DENVER (AP) -- The police detective who was present when the body
of 6-year-old JonBenet Ramsey was found by her father says she
feared for her life.
Linda Arndt, who was alone in the room with John Ramsey, told
ABC's "Good Morning America" in an interview broadcast this
morning that she remembers "tucking my gun right next to me ...
and consciously counting out the 18 bullets."
No one has been charged, but authorities say the child's parents
remain under suspicion. They have denied any involvement.
Arndt was the first detective to arrive at the Ramsey home on
Dec. 26, 1996, after Patsy Ramsey called 911 to report that her
daughter was missing and she had found a 21/2-page ransom note.
Court records said that hours later, after no call came from any
kidnappers, Arndt asked John Ramsey, the child's millionaire
businessman father, and a friend to search the house for anything
unusual. He went downstairs and emerged minutes later with the
girl's body. She had been beaten and strangled.
"My mind exploded. ... I saw black with thousands of lights,"
Arndt said. "Everything that I noted that morning that stuck out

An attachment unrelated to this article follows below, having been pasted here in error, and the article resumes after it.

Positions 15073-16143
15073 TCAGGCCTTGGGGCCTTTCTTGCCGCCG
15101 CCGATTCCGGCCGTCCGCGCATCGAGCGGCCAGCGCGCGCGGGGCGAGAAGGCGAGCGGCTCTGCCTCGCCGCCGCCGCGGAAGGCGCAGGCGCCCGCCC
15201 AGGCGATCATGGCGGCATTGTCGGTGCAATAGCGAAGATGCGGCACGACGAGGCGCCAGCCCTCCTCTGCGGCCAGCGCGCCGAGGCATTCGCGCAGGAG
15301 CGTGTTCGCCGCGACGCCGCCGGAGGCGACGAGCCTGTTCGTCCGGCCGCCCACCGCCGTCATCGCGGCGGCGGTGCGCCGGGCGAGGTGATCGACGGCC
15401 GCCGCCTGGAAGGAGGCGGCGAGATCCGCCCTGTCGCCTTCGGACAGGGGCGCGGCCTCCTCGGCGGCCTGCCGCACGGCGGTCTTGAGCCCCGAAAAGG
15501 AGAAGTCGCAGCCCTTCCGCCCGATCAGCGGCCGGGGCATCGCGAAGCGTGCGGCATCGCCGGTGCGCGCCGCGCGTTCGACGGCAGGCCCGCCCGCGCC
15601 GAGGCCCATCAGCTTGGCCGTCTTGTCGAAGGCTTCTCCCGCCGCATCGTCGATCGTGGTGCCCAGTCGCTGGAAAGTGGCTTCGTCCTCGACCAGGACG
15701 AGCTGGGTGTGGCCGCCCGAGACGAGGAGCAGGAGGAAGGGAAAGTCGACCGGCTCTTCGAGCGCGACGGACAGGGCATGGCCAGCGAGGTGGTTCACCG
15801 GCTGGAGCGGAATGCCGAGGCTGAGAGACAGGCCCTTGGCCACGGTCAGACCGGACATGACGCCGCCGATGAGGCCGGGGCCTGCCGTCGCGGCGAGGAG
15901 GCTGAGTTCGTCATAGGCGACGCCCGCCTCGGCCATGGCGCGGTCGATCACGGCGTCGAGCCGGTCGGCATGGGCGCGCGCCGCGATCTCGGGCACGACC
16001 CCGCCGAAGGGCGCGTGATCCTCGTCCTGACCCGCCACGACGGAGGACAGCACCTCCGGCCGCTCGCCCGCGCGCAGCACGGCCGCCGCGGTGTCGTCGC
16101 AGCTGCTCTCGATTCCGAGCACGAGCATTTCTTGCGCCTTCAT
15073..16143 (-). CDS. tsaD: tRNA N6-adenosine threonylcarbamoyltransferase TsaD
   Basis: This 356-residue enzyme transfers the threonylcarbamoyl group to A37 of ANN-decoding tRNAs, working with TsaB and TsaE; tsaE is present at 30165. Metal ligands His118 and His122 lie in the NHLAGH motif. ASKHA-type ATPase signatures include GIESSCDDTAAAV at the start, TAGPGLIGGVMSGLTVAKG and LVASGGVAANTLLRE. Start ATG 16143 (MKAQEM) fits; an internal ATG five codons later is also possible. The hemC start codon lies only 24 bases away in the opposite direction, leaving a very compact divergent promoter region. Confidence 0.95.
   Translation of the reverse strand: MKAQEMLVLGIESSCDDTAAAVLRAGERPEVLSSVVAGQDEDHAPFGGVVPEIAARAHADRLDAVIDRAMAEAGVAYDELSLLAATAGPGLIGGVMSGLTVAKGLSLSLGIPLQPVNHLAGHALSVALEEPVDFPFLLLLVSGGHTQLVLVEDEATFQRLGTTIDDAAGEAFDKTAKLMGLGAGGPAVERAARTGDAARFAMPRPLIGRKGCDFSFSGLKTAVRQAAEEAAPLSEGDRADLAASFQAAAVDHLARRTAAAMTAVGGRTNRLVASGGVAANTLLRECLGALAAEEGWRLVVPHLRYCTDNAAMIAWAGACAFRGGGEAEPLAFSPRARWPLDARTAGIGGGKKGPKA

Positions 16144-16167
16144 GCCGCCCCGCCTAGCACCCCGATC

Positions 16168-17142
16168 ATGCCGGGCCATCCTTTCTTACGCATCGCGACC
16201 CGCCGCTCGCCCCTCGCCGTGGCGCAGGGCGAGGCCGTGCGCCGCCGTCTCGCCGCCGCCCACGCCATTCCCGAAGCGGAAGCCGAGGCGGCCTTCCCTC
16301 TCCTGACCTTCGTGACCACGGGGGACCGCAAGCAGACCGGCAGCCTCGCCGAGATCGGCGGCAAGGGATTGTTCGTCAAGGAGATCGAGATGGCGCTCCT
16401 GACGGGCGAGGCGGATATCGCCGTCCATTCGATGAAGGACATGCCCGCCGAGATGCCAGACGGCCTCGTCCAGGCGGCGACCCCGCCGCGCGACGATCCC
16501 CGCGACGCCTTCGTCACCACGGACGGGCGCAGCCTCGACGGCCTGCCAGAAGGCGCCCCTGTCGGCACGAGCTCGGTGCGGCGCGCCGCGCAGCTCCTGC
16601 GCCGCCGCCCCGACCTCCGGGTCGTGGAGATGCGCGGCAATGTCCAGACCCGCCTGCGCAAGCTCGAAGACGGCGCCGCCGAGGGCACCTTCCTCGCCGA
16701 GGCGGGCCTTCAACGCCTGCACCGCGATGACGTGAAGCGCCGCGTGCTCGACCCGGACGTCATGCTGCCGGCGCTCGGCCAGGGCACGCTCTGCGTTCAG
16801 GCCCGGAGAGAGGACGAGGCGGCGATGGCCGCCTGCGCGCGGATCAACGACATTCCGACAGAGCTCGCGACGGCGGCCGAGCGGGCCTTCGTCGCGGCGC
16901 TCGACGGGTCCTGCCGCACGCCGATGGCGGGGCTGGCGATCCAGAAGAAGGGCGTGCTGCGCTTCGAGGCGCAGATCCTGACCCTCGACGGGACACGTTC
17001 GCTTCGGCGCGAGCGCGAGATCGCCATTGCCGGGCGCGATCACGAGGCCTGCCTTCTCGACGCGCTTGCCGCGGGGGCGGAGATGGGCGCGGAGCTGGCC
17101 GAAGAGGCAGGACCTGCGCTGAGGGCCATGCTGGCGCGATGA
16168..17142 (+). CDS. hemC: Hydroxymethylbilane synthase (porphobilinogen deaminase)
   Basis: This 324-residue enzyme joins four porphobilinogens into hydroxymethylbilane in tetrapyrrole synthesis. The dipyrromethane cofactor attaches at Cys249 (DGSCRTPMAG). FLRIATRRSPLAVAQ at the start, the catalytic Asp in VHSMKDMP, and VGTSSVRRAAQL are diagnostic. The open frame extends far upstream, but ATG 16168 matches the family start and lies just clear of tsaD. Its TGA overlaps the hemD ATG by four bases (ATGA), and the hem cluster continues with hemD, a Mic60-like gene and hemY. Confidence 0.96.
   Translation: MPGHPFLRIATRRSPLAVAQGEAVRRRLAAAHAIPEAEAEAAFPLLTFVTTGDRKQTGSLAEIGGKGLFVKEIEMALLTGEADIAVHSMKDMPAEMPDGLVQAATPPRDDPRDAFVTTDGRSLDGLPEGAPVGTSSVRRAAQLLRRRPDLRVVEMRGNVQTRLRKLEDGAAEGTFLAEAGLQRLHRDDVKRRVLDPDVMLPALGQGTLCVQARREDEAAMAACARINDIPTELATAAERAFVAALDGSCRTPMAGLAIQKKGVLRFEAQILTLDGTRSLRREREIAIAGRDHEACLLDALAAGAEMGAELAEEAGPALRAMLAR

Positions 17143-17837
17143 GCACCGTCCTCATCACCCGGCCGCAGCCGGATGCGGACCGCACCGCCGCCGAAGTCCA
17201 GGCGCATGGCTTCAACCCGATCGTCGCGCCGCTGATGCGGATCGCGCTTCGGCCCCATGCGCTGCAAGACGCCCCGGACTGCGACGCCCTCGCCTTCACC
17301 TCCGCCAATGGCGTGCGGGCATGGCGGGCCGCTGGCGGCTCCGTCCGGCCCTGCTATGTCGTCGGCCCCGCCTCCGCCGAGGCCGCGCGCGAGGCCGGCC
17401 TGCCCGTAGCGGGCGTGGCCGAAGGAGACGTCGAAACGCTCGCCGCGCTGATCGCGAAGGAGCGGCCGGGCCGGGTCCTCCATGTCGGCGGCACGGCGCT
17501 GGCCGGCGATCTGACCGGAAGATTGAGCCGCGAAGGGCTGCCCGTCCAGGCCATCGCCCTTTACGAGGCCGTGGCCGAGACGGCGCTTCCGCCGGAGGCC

instantly made sense."
She said she knelt down next to the dead child, face to face
with Ramsey. He asked if JonBenet was dead and Arndt said yes, she
"We had a nonverbal exchange that I will never forget. ... And
as we looked at each other, I remember, and I wore a shoulder
holster, tucking my gun right next to me and consciously counting
out the 18 bullets."
She was asked why, and replied:
"'Cause I didn't know if we'd all be alive when people showed
Arndt's interview is the first time she has spoken publicly
about the case, and it will be aired over five days, beginning
today. The first segment of the interview did not indicate who
Arndt believes killed JonBenet, but ABC executive producer Shelley
Ross said that information would be in a later segment.
Boulder police have been harshly criticized for their handling
of the case, including Arndt's allowing Ramsey to recover the body.
She said in the interview that she had told him that when he
searched the house, if he found anything unusual he should not
Arndt resigned in March and is suing the Boulder police chief
and the city, claiming her free-speech rights were violated when
police were ordered not to discuss the case.
Arndt told ABC she feels she has been "scapegoated." She said
when she called for backup, she was told everybody was in a